• Men as Peacemakers is an organization that aims to end violence against women and children. Specifically, MAP focuses on preventing sexual assault, dating violence, and domestic violence perpetrated against women, girls, and boys. MAP engages men, with women, in preventing and repairing the harm predominantly caused by males. MAP, in collaboration with the Minnesota Department of Education, developed an interactive on-line training called Coaching for Change that provides examples of how to recognize and address issues of sexual harassment, sexual abuse, teen dating violence, and domestic violence to coaches on the ground. The training focuses on the primary prevention of these behaviors by introducing skills and strategies which create a team culture of gender equity and respect. MAP also developed the BEST Party Model, an innovative approach to sexual assault prevention on college campuses. It includes a comprehensive package of resources that involves college men and women in shaping safe, respectful, and fun party environments that will help prevent sexual violence.
  • White Ribbon is the world’s largest movement of men and boys working to end violence against women and girls and to promote gender equity, healthy relationships and a new vision of masculinity. The White Ribbon Campaign is a collection of tools, strategies and models that challenge negative, outdated concepts of manhood and inspire men to understand and embrace the incredible potential they have to be a part of positive change. Check out their How To Promote Healthy Masculinity: 10 tips for promoting healthier masculinities among boys and young men.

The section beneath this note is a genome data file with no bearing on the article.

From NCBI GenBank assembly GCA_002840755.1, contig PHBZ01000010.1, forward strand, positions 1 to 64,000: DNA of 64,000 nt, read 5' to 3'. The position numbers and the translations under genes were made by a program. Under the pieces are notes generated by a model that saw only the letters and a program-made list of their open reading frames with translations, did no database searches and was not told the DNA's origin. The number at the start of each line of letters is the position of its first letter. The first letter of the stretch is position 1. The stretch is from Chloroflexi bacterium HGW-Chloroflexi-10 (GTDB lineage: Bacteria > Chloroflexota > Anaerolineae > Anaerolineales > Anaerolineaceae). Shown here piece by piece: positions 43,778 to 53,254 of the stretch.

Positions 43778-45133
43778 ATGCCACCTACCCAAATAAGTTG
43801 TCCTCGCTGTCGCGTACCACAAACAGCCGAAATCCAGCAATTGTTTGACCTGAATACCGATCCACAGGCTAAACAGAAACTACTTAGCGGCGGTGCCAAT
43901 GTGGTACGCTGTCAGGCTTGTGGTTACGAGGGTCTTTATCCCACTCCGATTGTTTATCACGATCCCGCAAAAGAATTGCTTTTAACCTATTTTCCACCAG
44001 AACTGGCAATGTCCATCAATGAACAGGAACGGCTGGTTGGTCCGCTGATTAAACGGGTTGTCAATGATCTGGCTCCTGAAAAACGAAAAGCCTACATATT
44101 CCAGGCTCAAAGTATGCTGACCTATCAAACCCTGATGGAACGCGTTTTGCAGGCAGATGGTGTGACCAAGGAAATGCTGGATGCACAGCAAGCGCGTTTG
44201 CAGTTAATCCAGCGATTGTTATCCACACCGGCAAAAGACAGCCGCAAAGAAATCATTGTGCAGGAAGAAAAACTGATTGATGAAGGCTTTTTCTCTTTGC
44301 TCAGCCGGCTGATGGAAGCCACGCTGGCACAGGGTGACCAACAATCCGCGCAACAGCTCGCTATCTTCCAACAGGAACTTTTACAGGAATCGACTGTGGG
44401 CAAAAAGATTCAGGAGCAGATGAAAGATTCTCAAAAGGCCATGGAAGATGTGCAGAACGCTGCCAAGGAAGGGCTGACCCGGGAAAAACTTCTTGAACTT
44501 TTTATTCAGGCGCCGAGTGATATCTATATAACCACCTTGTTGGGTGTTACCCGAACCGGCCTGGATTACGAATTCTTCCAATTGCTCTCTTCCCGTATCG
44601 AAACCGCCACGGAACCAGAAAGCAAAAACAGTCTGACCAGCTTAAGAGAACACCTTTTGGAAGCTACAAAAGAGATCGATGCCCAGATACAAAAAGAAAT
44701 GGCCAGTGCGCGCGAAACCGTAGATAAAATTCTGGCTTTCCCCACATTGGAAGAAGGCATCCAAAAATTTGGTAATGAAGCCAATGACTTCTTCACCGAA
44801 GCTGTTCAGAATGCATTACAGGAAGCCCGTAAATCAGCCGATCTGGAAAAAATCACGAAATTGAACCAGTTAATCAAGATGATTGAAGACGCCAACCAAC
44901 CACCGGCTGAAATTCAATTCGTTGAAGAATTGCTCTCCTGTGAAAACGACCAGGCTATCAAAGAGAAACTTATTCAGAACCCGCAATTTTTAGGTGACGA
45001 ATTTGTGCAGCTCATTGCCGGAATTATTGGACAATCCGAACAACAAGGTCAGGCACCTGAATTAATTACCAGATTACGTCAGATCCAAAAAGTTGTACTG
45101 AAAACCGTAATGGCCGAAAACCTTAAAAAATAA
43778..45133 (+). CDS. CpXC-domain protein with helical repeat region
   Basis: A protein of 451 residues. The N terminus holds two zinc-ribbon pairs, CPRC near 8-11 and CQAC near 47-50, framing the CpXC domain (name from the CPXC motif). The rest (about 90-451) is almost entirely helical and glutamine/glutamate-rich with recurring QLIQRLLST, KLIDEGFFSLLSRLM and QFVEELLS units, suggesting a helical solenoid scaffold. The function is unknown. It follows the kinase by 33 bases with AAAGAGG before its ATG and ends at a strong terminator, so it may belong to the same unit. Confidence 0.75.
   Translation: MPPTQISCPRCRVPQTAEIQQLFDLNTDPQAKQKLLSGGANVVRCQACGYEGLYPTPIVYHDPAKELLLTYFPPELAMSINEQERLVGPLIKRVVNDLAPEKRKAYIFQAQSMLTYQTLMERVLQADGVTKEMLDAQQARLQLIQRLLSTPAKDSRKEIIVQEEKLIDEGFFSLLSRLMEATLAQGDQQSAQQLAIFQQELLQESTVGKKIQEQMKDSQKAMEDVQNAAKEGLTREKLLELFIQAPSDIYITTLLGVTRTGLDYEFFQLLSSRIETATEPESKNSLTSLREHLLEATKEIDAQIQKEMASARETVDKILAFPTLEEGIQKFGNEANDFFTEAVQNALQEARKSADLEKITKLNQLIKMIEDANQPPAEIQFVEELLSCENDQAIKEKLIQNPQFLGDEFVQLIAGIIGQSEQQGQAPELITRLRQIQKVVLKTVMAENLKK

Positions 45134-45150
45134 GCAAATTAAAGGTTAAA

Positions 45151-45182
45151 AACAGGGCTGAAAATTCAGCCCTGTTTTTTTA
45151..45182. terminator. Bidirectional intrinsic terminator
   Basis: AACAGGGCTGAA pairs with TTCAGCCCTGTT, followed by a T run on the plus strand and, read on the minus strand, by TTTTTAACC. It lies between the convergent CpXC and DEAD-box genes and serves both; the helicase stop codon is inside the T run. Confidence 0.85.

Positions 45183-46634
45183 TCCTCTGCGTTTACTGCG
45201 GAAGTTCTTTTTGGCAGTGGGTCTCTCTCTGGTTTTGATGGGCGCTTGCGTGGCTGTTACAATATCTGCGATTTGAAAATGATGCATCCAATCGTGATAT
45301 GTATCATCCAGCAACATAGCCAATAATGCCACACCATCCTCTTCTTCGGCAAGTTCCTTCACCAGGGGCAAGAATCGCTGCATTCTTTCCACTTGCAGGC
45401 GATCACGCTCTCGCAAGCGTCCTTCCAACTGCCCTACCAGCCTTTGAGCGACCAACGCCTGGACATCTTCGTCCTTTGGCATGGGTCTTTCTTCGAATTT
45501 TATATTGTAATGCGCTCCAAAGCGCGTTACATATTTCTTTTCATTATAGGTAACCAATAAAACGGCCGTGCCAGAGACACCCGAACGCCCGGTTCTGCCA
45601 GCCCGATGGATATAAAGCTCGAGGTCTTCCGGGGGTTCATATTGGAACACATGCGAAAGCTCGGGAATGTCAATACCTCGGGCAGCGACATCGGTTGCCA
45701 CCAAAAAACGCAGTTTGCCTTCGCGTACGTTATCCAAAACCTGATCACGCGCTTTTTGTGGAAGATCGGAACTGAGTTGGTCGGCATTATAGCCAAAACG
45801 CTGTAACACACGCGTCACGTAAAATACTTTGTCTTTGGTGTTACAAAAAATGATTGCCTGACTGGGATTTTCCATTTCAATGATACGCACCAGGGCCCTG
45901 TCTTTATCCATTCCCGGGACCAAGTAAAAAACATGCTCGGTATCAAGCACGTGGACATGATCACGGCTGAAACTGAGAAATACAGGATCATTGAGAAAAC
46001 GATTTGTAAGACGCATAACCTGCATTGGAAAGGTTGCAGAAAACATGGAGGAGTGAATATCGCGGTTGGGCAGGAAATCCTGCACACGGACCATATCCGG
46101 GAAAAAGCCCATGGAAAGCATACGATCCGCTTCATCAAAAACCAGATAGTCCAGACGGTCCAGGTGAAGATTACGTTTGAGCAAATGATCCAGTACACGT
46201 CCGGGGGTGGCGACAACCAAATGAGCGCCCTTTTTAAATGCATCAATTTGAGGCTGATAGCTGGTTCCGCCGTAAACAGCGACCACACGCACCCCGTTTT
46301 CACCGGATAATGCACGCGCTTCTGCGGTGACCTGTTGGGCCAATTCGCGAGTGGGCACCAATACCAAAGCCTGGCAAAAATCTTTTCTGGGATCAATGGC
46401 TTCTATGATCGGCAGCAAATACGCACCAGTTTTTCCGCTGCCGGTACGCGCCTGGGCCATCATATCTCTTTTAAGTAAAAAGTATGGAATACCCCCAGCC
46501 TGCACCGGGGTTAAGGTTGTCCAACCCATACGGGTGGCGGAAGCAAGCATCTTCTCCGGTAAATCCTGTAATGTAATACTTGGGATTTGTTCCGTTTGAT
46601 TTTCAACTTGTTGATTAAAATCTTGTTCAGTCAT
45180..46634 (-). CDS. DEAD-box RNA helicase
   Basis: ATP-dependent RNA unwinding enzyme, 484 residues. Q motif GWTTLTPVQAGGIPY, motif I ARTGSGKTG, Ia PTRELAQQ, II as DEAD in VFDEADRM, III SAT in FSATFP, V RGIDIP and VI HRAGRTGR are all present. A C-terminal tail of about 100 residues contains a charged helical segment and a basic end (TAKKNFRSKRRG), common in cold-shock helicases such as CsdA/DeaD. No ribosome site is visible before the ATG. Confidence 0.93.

• Men Can Stop Rape mobilizes men to use their strength for creating cultures free from violence, especially men's violence against women. Check out their website for more information and check out their Where Do You Stand? campaign.
  • Coaching Boys Into Men (CBIM) is an excellent evidence-based prevention program that trains and motivates high school coaches to teach their young male athletes healthy relationship skills and that violence never equals strength. Designed for both middle and high schools, there are also programs adapting it for use on college campuses.
  • Athletes As Leaders is a program for high school athletes on girls’ sports teams. The program aims to empower student athletes to take an active role in promoting healthy relationships and ending sexual violence. Athletes are encouraged to be leaders in changing social norms at school (and beyond) to a culture of safety and respect.
  • Mentors in Violence Prevention: MVP Violence Prevention: Mentors in Violence Prevention is a leadership program that motivates both men and women to play a central role in solving problems that historically have been considered women’s issues: rape, battery, and sexual harassment. The MVP program employs a train the trainer and peer leadership approach to bystander intervention. A group of staff trainers facilitate discussion sessions for student participants, who go on to facilitate co- educational sessions for their peers. Topics include: how to respond to actual or potential abuse or harassment, how to confront peers about sexist behaviors, how to support peers who are the victim of gender violence, and how to create a safe, non-violent school environment.